Templeton, as many others, seems to have struggled with the age old question: If there is a God, why is there such misery and suffering in the world? The Bible records another man's struggle with this, and his story is found in the book of Job. After many trials, which Job thought were unfair, as he had done nothing to deserve them, Job accuses God of being unjust. So God answers Job "out of the whirlwind" and basically asks him where HE was when God created the world. That is, Job, if you have the power to Create as I do, maybe, just maybe, I will let you question my purposes.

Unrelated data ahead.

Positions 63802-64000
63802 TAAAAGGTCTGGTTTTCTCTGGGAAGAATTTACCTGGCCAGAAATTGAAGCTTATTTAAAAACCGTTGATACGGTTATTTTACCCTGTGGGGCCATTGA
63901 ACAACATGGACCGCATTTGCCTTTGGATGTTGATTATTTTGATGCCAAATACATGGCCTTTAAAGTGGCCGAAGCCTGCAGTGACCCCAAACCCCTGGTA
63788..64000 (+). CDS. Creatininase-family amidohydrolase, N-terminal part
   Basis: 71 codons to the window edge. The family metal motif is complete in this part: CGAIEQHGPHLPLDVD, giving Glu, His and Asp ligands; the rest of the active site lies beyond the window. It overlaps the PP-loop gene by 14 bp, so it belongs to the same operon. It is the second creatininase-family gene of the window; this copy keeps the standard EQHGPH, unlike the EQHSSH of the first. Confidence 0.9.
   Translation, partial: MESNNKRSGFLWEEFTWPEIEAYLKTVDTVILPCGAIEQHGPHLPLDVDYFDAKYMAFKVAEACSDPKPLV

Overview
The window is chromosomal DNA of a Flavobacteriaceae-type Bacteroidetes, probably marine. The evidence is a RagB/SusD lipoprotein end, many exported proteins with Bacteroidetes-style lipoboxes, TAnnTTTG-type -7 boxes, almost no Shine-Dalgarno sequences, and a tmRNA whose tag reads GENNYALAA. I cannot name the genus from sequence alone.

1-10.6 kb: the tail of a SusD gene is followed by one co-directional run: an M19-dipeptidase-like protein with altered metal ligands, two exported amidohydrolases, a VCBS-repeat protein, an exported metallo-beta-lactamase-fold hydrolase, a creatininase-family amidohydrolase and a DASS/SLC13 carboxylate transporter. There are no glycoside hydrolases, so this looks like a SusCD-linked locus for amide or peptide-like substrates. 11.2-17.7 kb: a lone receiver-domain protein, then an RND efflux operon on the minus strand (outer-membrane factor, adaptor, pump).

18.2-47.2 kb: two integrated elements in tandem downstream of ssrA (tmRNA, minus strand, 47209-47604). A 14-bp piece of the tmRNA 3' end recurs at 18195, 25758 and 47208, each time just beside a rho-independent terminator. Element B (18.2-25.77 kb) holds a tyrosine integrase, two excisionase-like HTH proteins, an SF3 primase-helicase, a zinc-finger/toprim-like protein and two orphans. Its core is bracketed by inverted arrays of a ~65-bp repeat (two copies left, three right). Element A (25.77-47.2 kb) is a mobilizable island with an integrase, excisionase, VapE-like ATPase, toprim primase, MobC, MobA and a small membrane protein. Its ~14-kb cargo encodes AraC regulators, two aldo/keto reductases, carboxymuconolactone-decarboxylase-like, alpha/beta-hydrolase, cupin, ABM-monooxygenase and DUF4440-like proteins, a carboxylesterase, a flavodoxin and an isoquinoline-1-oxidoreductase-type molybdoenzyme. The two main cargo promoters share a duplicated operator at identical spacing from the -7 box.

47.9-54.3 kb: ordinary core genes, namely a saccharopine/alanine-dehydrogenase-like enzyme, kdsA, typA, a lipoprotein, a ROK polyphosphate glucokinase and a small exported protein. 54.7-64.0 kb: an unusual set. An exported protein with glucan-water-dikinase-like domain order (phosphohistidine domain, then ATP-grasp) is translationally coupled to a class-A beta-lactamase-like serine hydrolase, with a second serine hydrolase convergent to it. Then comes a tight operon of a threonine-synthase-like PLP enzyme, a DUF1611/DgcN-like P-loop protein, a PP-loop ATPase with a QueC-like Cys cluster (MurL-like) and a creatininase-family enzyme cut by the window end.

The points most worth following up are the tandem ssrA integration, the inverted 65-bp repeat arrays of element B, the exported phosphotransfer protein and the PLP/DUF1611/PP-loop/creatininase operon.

God does what God does. If it seems unjust to us that only a small minority of people who have ever lived will be saved, what is that to Him? We are not in a position to question the Almighty. He offers us reconciliation, but on HIS terms, not ours.
Thus God, "opposes the proud, but gives grace to the humble". All our objections to Him are resolved when we, like Job, meet Him face to face. In the end, Job says, "I had heard about you, but now I have seen you, and I repent in dust and ashes".